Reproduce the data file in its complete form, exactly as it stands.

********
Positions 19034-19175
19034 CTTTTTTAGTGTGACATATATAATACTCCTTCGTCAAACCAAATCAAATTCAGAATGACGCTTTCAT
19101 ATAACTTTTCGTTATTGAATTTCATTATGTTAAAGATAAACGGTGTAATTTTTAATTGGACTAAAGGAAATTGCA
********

Positions 19034-19175
19034 CTTTTTTAGTGTGACATATATAATACTCCTTCGTCAAACCAAATCAAATTCAGAATGACGCTTTCAT
19101 ATAACTTTTCGTTATTGAATTTCATTATGTTAAAGATAAACGGTGTAATTTTTAATTGGACTAAAGGAAATTGCA